Last week (as of this writing), Lisa Littman, an assistant professor at Brown University, published a methodologically questionable* paper on “rapid onset gender dysphoria,” essentially a transphobic claim that kids are “catching the trans” the same way homophobes in the 90s claimed that kids were “catching the gay”. The “theory” originates with transphobic parents of trans children convincing themselves that their children’s dysphoria does not arise from actually being trans, but is rather a kind of “social contagion” caused by exposure to media that positively portrays trans people and friendship with other trans children.

Of course, as a working scientist at a reasonably prestigious institution, Littman presumably knows what a methodologically sound study looks like. She is an excellent example of what I know as Fred Clark’s Law, named for the blogger behind Slacktivist, a community in which I used to be quite active. The law can be phrased as such: “sufficiently advanced malice is indistinguishable from incompetence, and vice versa.” In other words, Littman’s hatred of trans people is so great that she conducted a worthless study and her worthless study led her to write a paper that will be used to hurt trans people.

She, of course, will insist that this is an unfair characterization. She doesn’t hate trans people at all, her defenders will declare. Perhaps she even has trans friends. She’s just trying to protect the children.

But she isn’t. She’s protecting the children’s parents, from the realization that their children are a thing they hate. (“But more than 80 percent of study respondents say trans people should have the same rights as everyone else!” Yeah, but what does that mean? Does it include a right to transition? To have one’s gender identity recognized and affirmed? I doubt it, because they don’t see the privilege in having their own gender recognized without debate.)

Look at her choice of language: “social contagion.” Being trans is declared a contagious disease, caused by seeing trans people accepted or associating with them as friends. I am a disease, apparently.

Well, and in a sense I am. I am absolutely in favor of destroying cisheteronormative, white supremacist, capitalist, patriarchal kyriarchy. I am actively trying, every day, to get other people to also favor destroying the kyriarchy. The eventual goal is, from the perspective of Littman and her ilk, outright apocalypse: a world in which it is an obvious, mainstream idea that a parent who doesn’t accept their child’s self-declared gender identity is engaging in abuse.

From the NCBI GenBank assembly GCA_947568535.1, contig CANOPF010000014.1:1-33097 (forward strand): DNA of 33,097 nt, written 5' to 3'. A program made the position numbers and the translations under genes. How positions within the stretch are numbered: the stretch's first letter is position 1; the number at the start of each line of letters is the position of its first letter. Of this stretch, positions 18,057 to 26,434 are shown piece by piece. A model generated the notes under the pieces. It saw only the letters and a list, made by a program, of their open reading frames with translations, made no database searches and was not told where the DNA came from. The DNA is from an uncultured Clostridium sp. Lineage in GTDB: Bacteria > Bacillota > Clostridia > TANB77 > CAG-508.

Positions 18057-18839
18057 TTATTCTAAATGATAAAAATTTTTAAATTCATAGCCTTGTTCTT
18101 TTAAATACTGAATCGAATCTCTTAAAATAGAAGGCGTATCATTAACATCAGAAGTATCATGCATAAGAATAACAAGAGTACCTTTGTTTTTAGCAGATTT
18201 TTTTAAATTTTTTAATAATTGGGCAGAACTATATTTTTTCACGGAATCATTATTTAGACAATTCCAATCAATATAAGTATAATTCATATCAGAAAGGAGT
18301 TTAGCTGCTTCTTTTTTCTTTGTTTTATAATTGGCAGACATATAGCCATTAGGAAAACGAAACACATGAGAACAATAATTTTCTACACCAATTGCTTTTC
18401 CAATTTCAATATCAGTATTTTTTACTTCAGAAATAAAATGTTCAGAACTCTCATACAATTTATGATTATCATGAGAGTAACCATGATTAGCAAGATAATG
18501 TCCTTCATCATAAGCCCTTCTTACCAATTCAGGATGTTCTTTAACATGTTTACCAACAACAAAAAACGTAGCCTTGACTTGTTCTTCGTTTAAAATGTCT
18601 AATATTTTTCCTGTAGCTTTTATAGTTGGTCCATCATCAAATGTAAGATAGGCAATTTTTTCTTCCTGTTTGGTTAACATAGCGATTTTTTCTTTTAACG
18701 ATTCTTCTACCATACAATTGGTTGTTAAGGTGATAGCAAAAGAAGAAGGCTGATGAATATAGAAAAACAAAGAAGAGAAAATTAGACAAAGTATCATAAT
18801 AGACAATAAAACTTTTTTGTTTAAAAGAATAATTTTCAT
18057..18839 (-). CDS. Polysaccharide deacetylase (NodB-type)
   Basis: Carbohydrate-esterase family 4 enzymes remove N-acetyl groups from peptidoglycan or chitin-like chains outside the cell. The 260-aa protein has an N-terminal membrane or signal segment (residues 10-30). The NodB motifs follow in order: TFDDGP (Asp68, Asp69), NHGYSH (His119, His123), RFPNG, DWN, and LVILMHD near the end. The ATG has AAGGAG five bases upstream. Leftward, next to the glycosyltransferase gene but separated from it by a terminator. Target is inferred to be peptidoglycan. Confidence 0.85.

The kyriarchy, however, is the grandest of grand narratives, the super-superstructure that supports all of our cultural superstructures, the meta-metanarrative. It is everywhere, and that makes it so easy to build our own narratives on top of it; for example, by incorporating its transphobia into an otherwise feminist narrative. It infiltrates everywhere, but not as a contagion; it is more like a pollutant, present in the groundwater of ideas before we even grow them.

But as a grand narrative, it shares the weakness of all grand narratives: it cannot abide alternatives. It insists that it is the only way, and so the presence of another way damages it. It tries to defend itself, to use the Dan Turpins and Maggie Sawyers and Lisa Littmans to attack the new narratives. (“Trans people should have the same rights as everyone else!”)

We who don’t fit in, who don’t follow the rules, who chafe at authority and question society; we are what they call “contagion”. We gather, we share our stories, we present alternative ways of being, and in so doing, shake the very foundations of society, because this society’s foundations are so rotted and so narrow that any alternatives at all are anathema to it.

We are monsters, here to destroy society. We who are dissatisfied with society, are devils.

And of course Littman is just a recent example of personal import to me. People like her are fighting to prevent a world in which I could have realized my gender and come out as a child, saving me decades of unnecessary suffering; but to them my suffering is necessary, to preserve their cisnormative narrative. Other people fight, in other ways, to ensure the continuation of the suffering the kyriarchy engenders; some because they derive value from that suffering, but most because they value the comfortable stability of grand narrative more than the well-being of people unlike themselves.

As I said, there’s two ways to go. If you have compassion, real compassion, radical compassion that values people wherever, however, whoever they are, you say “Devils are people, so we must make room for them. We must try to understand them. We must treat them, always and without fail, as people.”**

On the other hand, if you value society over people, if you are a hard-edged “rationalist” who rejects the infinite multiplicity and complexity of human experience, a traditionalist or authoritarian–if, in short, you are a Ryo or a conservative or a TERF–you say “Devils are people, so some people are devils. We need to kill them.”

Or, since real life is not usually a deliberately over-the-top horror anime, you use terms like “social contagion” or “illegal” instead of “devil,” and you leave the second sentence out while endorsing policies that ensure the suffering and death of the people you don’t like. It’s not any less transparent to the people you’re abjectifying, but it apparently makes it easier to sleep at night.

*Read “methodologically questionable” as a polite way of saying it’s bullshit. Julia Serrano covers a few of the most egregious of the many, many ways in which the paper’s methods fail any reasonable standards of rigorous science, and thereby creates a serious threat of harm to an extremely vulnerable population.

**Note: There are circumstances in which violence against people is justifiable. There are many more circumstances in which it is not. Laying out the details of which circumstances are which lies beyond the scope of this essay.


Current status of the Patreon: